First problem:
The Anti-Bloat Page Design

This new blog is an experiment, using a very different approach to page design in order to minimise the ecological footprint of the page. If it works here, it can slowly be adapted for the rest of the FRAW site.

Page bookmarks:
Web bloat was driven by analytics and syndication
The ecological catastrophe that is ‘HTTPS’
Designing-out bloat from the web
Creating my page template


A decade ago I wrote a lengthy piece on ‘web bloat’ – the trend for on-line resources to demand more-and-more data-heavy transmissions to send a web page or other files. At the time the FRAW site rated really well. A decade later, as web standards and guiding business models having changed, it’s time to revisit this idea and see if it’s possible to improve upon what went before. That begins with a very simple problem: How do you design your default template.

A little eye-opener for those who were not aware: While looking at this page, press Ctrl+U on the keyboard and see what you get. Perhaps scroll down bit and see if you recognise anything from what you have read thus far.

Now go to another site, let’s say a story in The Independent news site (admittedly, one of the worst offenders), and do the same thing again.

Notice the difference? How much ‘web bloat’ a page contains is a design issue; and the control of bloat has a direct link to the impact of the ecological impact of a web resource.

Web bloat was driven by analytics and syndication

Behind every pretty web page is an orgy of formatting codes, but these days there’s much more than that. Most commercial pages are festooned with ’widgets’ that do everything from: Adding lists of syndicated content to the page; to tracking exactly which page you are looking at; and possibly even which bit of the page you are looking at and for how long, so powerful have these tracking widgets become.

Today most pages are generated dynamically by the web server from a database, formatted according to a template for that resource each time you ask to download it, and in the process automatically inserting whatever widgets they are paid to include at that time. This is what allows pages to track individuals, because, depending upon the tracking data received from your browser, they can composite a page specifically for you alone.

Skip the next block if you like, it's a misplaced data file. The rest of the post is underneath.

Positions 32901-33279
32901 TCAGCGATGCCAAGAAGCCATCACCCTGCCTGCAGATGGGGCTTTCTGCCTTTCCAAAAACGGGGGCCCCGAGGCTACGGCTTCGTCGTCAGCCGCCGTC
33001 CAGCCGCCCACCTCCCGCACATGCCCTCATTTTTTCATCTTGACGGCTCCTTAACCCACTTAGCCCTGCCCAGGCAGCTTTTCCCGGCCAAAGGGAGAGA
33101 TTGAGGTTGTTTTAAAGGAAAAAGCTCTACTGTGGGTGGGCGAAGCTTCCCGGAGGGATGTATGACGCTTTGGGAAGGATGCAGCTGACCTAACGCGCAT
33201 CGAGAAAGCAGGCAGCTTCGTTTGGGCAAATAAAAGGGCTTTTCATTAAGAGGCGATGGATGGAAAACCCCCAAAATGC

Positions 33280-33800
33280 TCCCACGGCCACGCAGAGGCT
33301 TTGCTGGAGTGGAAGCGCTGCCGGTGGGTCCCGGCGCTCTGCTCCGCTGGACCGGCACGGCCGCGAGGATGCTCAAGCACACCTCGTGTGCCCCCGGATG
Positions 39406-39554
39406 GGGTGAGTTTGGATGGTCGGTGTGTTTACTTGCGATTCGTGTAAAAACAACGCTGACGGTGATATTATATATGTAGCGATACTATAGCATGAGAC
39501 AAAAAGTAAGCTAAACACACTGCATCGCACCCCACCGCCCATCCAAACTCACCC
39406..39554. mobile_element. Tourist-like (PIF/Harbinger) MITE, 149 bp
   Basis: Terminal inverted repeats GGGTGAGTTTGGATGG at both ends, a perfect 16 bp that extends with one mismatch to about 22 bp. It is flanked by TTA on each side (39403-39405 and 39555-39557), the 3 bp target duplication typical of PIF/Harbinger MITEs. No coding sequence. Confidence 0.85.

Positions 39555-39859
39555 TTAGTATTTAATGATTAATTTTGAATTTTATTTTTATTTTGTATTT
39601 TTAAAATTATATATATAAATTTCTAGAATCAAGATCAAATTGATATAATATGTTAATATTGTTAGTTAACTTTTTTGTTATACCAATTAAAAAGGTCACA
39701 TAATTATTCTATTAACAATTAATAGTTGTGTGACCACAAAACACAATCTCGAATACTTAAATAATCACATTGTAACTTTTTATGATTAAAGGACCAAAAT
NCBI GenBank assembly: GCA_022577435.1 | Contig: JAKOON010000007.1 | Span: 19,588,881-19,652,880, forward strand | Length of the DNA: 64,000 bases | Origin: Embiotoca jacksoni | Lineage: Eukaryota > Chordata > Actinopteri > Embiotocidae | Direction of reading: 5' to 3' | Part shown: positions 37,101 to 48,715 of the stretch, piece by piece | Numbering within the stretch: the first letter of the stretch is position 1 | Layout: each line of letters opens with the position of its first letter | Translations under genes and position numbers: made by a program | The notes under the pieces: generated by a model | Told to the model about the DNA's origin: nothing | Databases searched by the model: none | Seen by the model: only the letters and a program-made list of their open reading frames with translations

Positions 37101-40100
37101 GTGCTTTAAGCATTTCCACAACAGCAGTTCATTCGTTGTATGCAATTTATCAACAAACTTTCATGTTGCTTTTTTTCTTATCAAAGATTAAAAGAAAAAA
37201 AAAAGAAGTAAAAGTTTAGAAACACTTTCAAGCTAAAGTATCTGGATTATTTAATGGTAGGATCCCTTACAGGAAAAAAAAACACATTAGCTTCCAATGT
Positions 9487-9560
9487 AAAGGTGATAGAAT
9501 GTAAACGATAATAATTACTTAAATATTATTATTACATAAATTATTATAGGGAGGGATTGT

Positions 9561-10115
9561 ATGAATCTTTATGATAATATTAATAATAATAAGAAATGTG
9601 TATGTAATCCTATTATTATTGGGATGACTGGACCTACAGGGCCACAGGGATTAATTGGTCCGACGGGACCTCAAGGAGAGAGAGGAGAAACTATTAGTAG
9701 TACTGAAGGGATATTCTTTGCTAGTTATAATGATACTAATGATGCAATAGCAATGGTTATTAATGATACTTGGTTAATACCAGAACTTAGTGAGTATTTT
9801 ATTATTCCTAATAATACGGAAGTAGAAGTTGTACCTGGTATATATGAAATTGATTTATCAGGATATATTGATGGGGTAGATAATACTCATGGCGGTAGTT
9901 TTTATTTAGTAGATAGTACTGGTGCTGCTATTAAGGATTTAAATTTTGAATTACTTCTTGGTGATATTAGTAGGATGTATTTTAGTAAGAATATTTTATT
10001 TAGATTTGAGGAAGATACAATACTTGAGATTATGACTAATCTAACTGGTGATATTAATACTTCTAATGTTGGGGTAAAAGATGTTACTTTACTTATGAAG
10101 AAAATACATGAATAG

That also burns a lot of power in data centres to generate that content, even before it’s sent out over the ‘Net to your device – essentially just warehousing huge amounts of live data on everyone on the off change you‘ll browse a page at that time.

In contrast the pages on the FRAW site are static; they are files stores in a hard drive. At most server-side includes are used for the index pages to cut down on duplication and make page design simpler, but quite literally most pages just go straight from the hard drive straight onto the ‘Net – or the server cache, for the most used files, reducing the time taken because they don’t need to be reloaded.

Here’s a good example of why FRAW does not dynamically ‘embed’ content:


Example 1 is pretty much the simplest form of web page to display a link to a YouTube video (uncoincidentally, the video is all about widgets and analytics – it’s worth a watch!).

Note that the HTML code boxes in the page have been designed to display all the ‘invisible’ content in dark red, and only the parts the user can see in dark blue.

Let'a save the ‘whole page’ to a folder to capture both the HTML page and all the other components it loaded. Now run the du command against that folder:


$ du -sb test_page
4503	test_page

In other words, that entire page only requires 4,503 bytes of data to display it – and it only takes one file sent from the server to the browser to display that.